Tuesday night was a rough evening for the city of Atlanta.
All at once, the Braves were losing to the hated Phillies, the Hawks were losing to the hated Celtics and Tyler Perry’s Atlanta studio was on fire.
But one of those events taught me more than the other two. As I watched the Hawks’ Game 2 dumpster fire smolder in the closing seconds of a truly excruciating 87-80 loss, a revelation came to me.
I totally understand why the majority of this city isn’t interested in Hawks Basketball.
Sure, it has something to do with the difficulty involved in getting to Philips Arena during rush hour. And we can blame all of this on the front office that clearly doesn’t mean what they say — they’re not really going to do whatever it takes to win a title.
But at some point, we’re going to need to blame the team on the court for some of this mess.
Let’s get one thing straight. This situation isn’t the product of a bad sports town, even though it’s easy to label that as the problem. If your city had the Hawks, you’d treat them the exact same way. Chicago has the Bulls, Orlando has the Magic and New York has the Knicks. They’re treated the same way: put an exciting product on the court or the team won’t have the undying support of their city.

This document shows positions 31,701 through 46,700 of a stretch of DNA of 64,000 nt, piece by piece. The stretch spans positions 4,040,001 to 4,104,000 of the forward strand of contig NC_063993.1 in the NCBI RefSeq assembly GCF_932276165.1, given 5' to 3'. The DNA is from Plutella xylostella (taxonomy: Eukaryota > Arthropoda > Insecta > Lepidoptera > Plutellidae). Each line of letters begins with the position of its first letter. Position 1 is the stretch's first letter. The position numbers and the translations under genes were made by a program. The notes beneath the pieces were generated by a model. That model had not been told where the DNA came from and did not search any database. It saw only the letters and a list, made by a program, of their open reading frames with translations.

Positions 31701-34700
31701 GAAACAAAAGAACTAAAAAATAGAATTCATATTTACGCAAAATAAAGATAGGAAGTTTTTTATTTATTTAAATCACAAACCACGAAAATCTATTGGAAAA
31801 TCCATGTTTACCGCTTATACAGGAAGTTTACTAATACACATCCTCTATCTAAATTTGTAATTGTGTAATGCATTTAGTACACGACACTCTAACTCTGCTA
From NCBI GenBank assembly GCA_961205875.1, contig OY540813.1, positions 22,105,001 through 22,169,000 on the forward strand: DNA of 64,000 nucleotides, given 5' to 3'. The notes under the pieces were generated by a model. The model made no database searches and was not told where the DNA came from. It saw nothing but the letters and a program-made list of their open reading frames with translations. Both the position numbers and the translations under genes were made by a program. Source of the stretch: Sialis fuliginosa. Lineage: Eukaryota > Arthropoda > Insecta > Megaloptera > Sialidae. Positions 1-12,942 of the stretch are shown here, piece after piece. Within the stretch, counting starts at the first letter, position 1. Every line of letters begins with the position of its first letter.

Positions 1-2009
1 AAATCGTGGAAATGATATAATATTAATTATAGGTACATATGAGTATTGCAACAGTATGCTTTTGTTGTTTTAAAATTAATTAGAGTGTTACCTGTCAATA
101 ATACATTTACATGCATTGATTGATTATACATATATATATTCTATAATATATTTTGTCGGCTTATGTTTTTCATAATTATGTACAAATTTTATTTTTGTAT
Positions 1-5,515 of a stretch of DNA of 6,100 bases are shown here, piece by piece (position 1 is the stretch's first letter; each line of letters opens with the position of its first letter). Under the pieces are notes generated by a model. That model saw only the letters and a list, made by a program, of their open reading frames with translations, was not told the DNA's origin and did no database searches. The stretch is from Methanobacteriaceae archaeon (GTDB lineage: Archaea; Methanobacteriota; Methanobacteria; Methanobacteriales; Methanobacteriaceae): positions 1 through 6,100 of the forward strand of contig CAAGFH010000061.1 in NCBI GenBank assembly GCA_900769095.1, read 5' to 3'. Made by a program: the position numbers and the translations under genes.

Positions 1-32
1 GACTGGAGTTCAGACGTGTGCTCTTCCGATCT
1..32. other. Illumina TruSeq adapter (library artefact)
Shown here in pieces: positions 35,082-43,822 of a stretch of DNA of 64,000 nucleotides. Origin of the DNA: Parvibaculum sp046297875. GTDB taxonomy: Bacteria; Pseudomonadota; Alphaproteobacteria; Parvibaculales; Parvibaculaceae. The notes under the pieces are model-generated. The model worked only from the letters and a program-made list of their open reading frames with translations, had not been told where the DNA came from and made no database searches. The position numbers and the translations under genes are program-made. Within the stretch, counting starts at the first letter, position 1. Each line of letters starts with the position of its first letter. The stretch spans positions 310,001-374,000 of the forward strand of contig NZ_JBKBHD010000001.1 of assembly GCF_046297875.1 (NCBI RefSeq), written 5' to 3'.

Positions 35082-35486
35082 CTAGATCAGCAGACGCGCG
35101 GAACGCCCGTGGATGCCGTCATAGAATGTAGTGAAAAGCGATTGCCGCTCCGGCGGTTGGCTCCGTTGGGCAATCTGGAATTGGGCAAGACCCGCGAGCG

There are few teams like the Hawks in the last five years — perennial top-5 seeds in their own conference, but don’t sniff the conference finals, let alone the NBA Finals. Teams that have been this consistent in the regular season have made at least one deep run in the postseason almost everywhere.
It seems like every team better than the Hawks has a real chance to win it all.
Surely, this team has the pieces to make a decent run at winning their own conference. Yet they don’t come close. Granted, they’re far from being eliminated from the postseason this year, but last night wasn’t encouraging.
If they can’t beat a Celtics team that was missing Ray Allen and Rajon Rondo — a team that should have been put out of their misery, but instead were given a second life — I don’t see the Hawks getting to a spot where the distant fans would get inspired.
The last time the city truly caught Hawks Fever was in 2008, which was due to a thrilling seven-game playoff series against the same Celtics franchise that would go on to win the NBA Title that year. It was the last time Hawks fans believed their team truly had a chance to do something monumental.
They could have sent Boston packing.
In 2012, it wouldn’t be such a huge accomplishment if Atlanta beat Boston, yet we still got burned by our Hawks Tuesday night in Game 2. I’ll continue to support my team, as will all other Hawks diehard fans.
But I totally understand why the rest of the city is slowly turning their collective backs, again.
Hawks make it easy for their critics to pick them apart and impossible for their fans to defend them on days like this. #NBAPlayoffs
— Sekou Smith (@SekouSmithNBA) May 2, 2012